I'm setting up a couple of linux servers (with ssh,apache,gitolite), but I want centralized user management. So far I've set-up LDAP directory support, which works great. But here's the catch: I want certain user U to have different access to server A than to server B. Let's say I want user U to have access specifications like this: - server A: access to home folder only - server B: access to home folder and /mnt/ folder - server C: on this server the user U is root user

I also want to be able to quickly change the permissions: revert/grant user permissions, like granting user U to change everything in /mnt.

So main question is: what should I look into (kerberos, radius, ...?) that support different access regulations (permissions) on different servers.



A simple but useful login restriction mechanism is available in most distros under /etc/security/access.conf to define access rules for 'user A is allowed to login to Hosts A, B and C but not D' type configurations. You can specify by group, by user, from hosts, from subnet, etc.

As others have mentioned, you can control the deployment of such changes with a tool like cfengine or puppet.

And also as others have mentioned, you can use 'sudo' (configured via /etc/sudoers) to control root-like access to specific binaries from accounts or groups in LDAP. It's quite flexible. man sudo / man sudoers

And one more time as others have mentioned, you can use POSIX ACLs if classic user/group/other rwx permissions are insufficient to control access to filesystem objects by group or by user.


If you're talking about filesystem permissions, then you can probably do what you want with a detailed ACL setup using POSIX acls, and layered groups, and having your group information delivered via LDAP.

If you permission levels are fairly static, then it's probably good enough to set up basic groups with logical permission blocks like "full access to /mnt", and then use LDAP to deal with adding/removing that group from a user's account.

If you want more dynamic control over permissions, then you'll have to look at how to change permissions or ACLs on the systems in question. One way of pushing out changes in ACL or filesystem permissions would be through a tool like Puppet or Chef, which let you manage configuration changes across machines. You could handle everything through one of these tools (eg, including account creation and group membership), or you could store account/group information in LDAP and just push out ACL changes.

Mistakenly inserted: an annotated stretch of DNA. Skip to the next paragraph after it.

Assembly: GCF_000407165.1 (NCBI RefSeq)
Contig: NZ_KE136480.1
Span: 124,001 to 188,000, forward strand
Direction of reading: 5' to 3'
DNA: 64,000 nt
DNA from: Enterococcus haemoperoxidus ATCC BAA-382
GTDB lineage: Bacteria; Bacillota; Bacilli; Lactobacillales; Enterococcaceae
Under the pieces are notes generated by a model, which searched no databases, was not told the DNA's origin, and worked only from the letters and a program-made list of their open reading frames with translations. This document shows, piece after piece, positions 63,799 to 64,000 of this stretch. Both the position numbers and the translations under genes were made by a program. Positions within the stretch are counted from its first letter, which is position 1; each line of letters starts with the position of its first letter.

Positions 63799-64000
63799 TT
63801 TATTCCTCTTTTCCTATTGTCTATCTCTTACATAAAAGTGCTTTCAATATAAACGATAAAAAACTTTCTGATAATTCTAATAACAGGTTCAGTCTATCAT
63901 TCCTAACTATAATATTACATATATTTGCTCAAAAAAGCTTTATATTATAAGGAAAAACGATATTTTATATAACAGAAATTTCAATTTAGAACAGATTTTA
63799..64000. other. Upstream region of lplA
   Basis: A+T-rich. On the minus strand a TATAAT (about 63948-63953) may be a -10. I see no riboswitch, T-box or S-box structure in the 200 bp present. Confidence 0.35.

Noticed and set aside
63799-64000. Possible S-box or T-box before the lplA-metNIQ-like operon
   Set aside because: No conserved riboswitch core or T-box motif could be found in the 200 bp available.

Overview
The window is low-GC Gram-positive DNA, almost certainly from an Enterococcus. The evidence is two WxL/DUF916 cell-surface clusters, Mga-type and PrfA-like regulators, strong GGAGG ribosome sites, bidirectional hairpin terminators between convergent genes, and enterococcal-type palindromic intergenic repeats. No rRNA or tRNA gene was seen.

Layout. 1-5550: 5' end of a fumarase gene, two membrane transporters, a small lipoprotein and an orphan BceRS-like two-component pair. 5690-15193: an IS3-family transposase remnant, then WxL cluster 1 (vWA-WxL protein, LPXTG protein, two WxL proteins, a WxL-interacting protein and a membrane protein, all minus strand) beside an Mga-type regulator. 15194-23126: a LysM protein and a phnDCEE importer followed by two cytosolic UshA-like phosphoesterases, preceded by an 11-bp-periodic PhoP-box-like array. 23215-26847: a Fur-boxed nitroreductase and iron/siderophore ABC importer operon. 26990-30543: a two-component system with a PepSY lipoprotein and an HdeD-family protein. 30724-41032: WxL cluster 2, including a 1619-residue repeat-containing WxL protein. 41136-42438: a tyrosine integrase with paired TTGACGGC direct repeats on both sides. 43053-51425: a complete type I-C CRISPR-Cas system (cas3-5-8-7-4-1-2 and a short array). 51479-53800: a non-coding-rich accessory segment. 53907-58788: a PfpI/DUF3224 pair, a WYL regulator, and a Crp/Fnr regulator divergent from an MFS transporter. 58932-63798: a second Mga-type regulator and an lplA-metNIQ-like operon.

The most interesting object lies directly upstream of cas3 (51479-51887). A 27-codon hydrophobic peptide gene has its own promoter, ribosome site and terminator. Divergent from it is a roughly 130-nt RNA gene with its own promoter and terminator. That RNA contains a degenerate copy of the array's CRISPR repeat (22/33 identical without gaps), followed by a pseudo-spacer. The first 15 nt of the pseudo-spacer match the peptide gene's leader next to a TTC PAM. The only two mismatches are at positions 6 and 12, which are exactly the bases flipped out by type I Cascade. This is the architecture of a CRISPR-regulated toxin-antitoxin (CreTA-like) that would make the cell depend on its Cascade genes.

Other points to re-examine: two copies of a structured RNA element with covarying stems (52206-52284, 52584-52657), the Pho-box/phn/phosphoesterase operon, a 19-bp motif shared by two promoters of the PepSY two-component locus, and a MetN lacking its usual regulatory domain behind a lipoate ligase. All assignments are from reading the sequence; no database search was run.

In terms of "on this server the user U is root user", there's nothing that I can think of that will let you do this per se. The root user is the root user, and other users are not - end of story. You could change another user's uid to 0, but this is ugly, ugly, ugly. What you can do is use group membership to control who can use the sudo command to gain root privileges, and again use LDAP to deliver group membership to the servers in question.

Bear in mind that group membership changes take effect when you login, so some changes may be delayed, and also take into account any NSS caching of LDAP results done in your environment (eg, through nscd)


The first two items can be handled by ownership and groups with or without LDAP.

Changing access is should be easier if you use ACLs which can use userid and groups.

Having a user be root on on server will make them root on all servers. To be root the UID must be 0. Allowing any user to login as root is bad security practice. sudo which is the normal method for granting root access to users has full capabilities to restrict access by host and/or hostgroups. The usual host group is ALL. Changing the content of /etc/sudoers will not kill any running processes.

You may want to implement cfengine, puppet, or a similar tool to roll out your changes. This will ease planned access changes, and provide some documentation to what you have done. Changes can be done quickly if required, but I would be very concerned if frequent fast changes were required.

The groups a user has are set a login, so revoking groups will not modify the access of logged in users. Changes in file access will have immediate effect for new accesses. I haven't verified the impact on open files, but expect the original access will apply.

Look at the pam_check_ options in /etc/ldap.conf for some of the options that can be used with LDAP and pam.


what if you create group AdminServerC in LDAP and then add to /etc/sudoers on Server C below statement? :

%AdminServerC        ALL=(ALL) ALL

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